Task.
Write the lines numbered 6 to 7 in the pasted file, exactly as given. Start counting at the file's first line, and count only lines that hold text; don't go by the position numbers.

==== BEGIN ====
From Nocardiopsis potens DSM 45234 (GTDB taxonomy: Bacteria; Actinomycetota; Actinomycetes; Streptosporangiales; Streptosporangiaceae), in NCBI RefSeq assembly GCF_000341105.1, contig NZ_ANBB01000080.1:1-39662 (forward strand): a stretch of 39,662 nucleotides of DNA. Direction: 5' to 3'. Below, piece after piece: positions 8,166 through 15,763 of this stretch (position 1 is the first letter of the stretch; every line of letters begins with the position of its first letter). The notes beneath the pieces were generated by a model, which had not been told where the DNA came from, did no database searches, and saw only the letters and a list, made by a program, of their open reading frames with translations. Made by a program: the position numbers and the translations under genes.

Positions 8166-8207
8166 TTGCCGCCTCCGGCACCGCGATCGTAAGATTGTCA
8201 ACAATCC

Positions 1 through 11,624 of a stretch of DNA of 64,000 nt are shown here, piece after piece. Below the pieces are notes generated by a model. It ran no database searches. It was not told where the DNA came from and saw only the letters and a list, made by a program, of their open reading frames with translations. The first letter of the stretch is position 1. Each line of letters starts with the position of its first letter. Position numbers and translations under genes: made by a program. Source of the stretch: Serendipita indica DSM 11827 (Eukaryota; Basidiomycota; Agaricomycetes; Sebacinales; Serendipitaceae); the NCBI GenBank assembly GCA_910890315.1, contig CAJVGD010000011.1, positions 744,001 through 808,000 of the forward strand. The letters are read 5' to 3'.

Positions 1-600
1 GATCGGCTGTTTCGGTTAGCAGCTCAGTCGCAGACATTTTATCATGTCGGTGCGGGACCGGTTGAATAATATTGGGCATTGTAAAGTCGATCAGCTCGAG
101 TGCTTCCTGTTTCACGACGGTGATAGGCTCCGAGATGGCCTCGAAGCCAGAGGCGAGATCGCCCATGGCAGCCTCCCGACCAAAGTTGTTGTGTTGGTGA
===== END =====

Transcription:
Positions 1-600
1 GATCGGCTGTTTCGGTTAGCAGCTCAGTCGCAGACATTTTATCATGTCGGTGCGGGACCGGTTGAATAATATTGGGCATTGTAAAGTCGATCAGCTCGAG